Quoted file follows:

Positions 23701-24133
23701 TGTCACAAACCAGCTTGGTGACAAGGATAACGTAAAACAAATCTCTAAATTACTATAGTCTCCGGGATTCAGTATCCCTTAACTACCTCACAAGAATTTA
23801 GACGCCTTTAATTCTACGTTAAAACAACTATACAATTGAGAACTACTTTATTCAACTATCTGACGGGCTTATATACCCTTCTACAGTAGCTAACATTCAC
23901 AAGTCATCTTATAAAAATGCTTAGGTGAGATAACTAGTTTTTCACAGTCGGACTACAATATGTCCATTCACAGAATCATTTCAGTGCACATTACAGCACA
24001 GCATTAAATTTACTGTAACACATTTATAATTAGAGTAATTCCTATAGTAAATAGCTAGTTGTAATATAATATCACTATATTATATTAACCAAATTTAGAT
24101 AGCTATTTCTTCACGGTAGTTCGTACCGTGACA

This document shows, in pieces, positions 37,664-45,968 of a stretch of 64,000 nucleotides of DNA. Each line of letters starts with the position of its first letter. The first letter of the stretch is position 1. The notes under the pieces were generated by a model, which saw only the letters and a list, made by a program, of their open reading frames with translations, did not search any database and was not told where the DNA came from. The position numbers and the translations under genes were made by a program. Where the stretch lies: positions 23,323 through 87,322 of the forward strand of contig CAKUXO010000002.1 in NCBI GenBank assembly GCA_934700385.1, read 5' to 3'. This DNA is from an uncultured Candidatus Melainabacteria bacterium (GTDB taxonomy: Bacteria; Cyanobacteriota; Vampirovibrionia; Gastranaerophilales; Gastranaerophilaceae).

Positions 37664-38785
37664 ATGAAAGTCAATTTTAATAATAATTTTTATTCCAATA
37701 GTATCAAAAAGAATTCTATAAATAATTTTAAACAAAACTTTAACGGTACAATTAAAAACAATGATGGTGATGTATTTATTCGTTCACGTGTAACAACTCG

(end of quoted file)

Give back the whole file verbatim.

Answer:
Positions 23701-24133
23701 TGTCACAAACCAGCTTGGTGACAAGGATAACGTAAAACAAATCTCTAAATTACTATAGTCTCCGGGATTCAGTATCCCTTAACTACCTCACAAGAATTTA
23801 GACGCCTTTAATTCTACGTTAAAACAACTATACAATTGAGAACTACTTTATTCAACTATCTGACGGGCTTATATACCCTTCTACAGTAGCTAACATTCAC
23901 AAGTCATCTTATAAAAATGCTTAGGTGAGATAACTAGTTTTTCACAGTCGGACTACAATATGTCCATTCACAGAATCATTTCAGTGCACATTACAGCACA
24001 GCATTAAATTTACTGTAACACATTTATAATTAGAGTAATTCCTATAGTAAATAGCTAGTTGTAATATAATATCACTATATTATATTAACCAAATTTAGAT
24101 AGCTATTTCTTCACGGTAGTTCGTACCGTGACA

This document shows, in pieces, positions 37,664-45,968 of a stretch of 64,000 nucleotides of DNA. Each line of letters starts with the position of its first letter. The first letter of the stretch is position 1. The notes under the pieces were generated by a model, which saw only the letters and a list, made by a program, of their open reading frames with translations, did not search any database and was not told where the DNA came from. The position numbers and the translations under genes were made by a program. Where the stretch lies: positions 23,323 through 87,322 of the forward strand of contig CAKUXO010000002.1 in NCBI GenBank assembly GCA_934700385.1, read 5' to 3'. This DNA is from an uncultured Candidatus Melainabacteria bacterium (GTDB taxonomy: Bacteria; Cyanobacteriota; Vampirovibrionia; Gastranaerophilales; Gastranaerophilaceae).

Positions 37664-38785
37664 ATGAAAGTCAATTTTAATAATAATTTTTATTCCAATA
37701 GTATCAAAAAGAATTCTATAAATAATTTTAAACAAAACTTTAACGGTACAATTAAAAACAATGATGGTGATGTATTTATTCGTTCACGTGTAACAACTCG